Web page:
[FULL DISCLOSURE: I received my copy of this book free from the publisher. I was not paid for this review and the opinion expressed is purely my own]
Verdun: The Longest Battle of the Great War is one of the flood of new works coming out about World War I this year in commemoration of the 100th anniversary of the outbreak of the world’s first truly mechanized war. This book explores the ten month (or eleven, depending on how you count it) battle of Verdun between the Germans and French from February to November 1916.
It consists of eleven chapters arranged thematically that examine different aspects of the battle from the operational movements of the forces involved to the way the battle was described in the contemporary press to the role of the battle in modern memory. There is an extensive appendix on sources, a 29 page list of endnotes and a 20 page bibliography.
Verdun: The Longest Battle of the Great War is not a battle history in the traditional sense of the word. here is no bow by blow account of the opening days of the battle and the fall of the french forts at Vaux and Duouamont and the subsequent French recapture of much of the contested ground over the course of the battle. The book is both more and less than battle history at the same time. it examines the battle and the role it played in the course of the war from many angles both military and civilian.
I found the chapters discussing the views of the battle by the French and German commands especially revealing. The standard account is that the Germans intended all along for Verdun to be a battle of attrition and that the French chose to fight so hard there as a matter of honor. That myth is exploded in these two chapters and the way in which the battle became a matter of prestige and developed a logic of it’s own is explored in detail. Given the level of casualties on both sides that the battle evolved into one of prestige makes sense.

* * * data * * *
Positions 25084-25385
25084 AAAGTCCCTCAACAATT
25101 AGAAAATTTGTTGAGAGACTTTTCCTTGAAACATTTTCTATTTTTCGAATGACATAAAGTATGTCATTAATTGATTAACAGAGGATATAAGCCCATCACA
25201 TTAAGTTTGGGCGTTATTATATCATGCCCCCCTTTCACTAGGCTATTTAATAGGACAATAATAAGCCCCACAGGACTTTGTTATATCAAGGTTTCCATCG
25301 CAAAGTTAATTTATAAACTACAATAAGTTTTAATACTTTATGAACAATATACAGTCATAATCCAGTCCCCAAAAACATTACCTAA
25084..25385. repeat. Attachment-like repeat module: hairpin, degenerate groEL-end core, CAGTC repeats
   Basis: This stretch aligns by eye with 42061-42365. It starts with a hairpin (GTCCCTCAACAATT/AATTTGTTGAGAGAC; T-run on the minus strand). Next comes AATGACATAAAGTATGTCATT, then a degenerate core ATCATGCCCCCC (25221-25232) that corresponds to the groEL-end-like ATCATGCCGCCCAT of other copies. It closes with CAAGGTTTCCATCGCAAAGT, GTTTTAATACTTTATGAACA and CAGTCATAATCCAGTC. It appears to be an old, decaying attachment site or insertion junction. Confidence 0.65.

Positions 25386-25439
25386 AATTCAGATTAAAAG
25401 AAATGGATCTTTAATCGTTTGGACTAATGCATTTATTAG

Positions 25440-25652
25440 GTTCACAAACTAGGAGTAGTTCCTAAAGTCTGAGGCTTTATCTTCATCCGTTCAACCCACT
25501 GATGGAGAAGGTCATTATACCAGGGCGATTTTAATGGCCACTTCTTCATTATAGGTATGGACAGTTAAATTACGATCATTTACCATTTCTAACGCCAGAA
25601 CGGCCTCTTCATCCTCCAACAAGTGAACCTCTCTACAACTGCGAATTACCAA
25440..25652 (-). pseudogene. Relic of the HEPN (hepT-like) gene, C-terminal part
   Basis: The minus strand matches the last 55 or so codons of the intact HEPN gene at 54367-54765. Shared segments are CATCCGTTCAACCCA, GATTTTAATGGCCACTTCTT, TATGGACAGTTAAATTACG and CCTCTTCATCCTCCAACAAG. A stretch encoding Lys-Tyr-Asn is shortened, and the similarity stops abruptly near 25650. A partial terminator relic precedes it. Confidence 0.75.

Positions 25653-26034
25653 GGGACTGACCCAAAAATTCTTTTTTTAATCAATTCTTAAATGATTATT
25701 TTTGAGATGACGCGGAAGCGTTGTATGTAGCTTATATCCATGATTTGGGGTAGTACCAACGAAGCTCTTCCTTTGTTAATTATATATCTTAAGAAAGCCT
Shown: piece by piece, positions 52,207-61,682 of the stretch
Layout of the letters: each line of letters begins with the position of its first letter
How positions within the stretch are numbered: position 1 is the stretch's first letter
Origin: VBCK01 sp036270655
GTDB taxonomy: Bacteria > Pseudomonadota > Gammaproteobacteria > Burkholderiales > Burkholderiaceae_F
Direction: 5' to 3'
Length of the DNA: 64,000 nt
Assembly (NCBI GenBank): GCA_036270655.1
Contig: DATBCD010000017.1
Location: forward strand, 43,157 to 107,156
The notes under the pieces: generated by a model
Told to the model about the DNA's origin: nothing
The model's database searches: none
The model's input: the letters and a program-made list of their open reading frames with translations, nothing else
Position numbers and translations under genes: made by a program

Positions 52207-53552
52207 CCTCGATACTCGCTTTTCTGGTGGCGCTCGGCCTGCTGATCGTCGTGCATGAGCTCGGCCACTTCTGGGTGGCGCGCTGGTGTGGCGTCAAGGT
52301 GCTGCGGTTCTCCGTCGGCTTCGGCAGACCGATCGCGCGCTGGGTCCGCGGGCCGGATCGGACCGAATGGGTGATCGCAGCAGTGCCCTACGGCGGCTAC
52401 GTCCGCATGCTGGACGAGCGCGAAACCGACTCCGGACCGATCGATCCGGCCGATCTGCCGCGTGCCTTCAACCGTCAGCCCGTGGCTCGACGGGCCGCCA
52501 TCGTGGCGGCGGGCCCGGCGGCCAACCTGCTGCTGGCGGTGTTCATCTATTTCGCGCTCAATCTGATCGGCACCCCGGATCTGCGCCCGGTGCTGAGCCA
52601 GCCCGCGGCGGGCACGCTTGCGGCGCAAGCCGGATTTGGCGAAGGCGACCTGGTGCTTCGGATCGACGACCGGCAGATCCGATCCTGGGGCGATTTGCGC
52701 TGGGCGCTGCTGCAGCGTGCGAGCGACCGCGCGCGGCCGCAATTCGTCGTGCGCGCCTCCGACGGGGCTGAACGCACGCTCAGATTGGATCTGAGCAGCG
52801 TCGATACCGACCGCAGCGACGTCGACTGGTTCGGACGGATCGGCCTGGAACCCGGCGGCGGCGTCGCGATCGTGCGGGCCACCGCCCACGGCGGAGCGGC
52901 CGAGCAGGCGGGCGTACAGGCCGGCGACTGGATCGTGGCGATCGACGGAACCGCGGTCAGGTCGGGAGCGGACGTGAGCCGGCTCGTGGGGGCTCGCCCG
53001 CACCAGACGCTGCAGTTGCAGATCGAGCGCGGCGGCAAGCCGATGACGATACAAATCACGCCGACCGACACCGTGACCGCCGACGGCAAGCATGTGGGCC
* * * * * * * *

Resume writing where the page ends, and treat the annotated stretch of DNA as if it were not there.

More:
Even more revealing is the discussion of the various ways in which the battle was portrayed by the media. A good picture of the way in which the media can sway public opinion and force policy decisions is described in the media portrayals of the Battle at Verdun. The last part of the book that examines the way the memory of the battle has been shaped and its amazing transformation from a symbol of french determination to a landmark of multiculturalism and a monument to the futility of war is revealing in the extreme.
Verdun: The Longest Battle of the Great War is well-written and logically presented and while it is not traditional battle history it is rewarding to read nonetheless. Verdun was one of the greatest blood-lettings of World War I, though not the greatest as it has been said, that was the opening months of the war. It is time for an objective re-examination of this supposedly pivotal battle that in the end achieved nothing of strategic significance, unless you think killing off a large cohort of enemy troops is strategic results. I highly recommend this book to anyone interested in World War I and even more to people who want to understand how the perceptions of wars and battles are shaped more by those who were not there than than by those who were.
[FULL DISCLOSURE: I received my copy of this book free from the author. I was not paid for this review and the opinion expressed is purely my own]
I get 5-10 requests a month from publishers and authors to review their books here on B&BR and usually accept 3-4 of them because I don’t have as much time to read as I would like. When Richard Peters, the author of Power Games: Operation Enduring Unity I contacted me and inquired about reviewing his book I had a stack of 5 other books I was working through and initially almost turned him down for lack of time. Man, am I glad I did not. Power Games is one of those rare fiction books, for me anyway, that grabs you from the start and won’t let go. I read the whole book in a marathon overnight session because I could not put it down.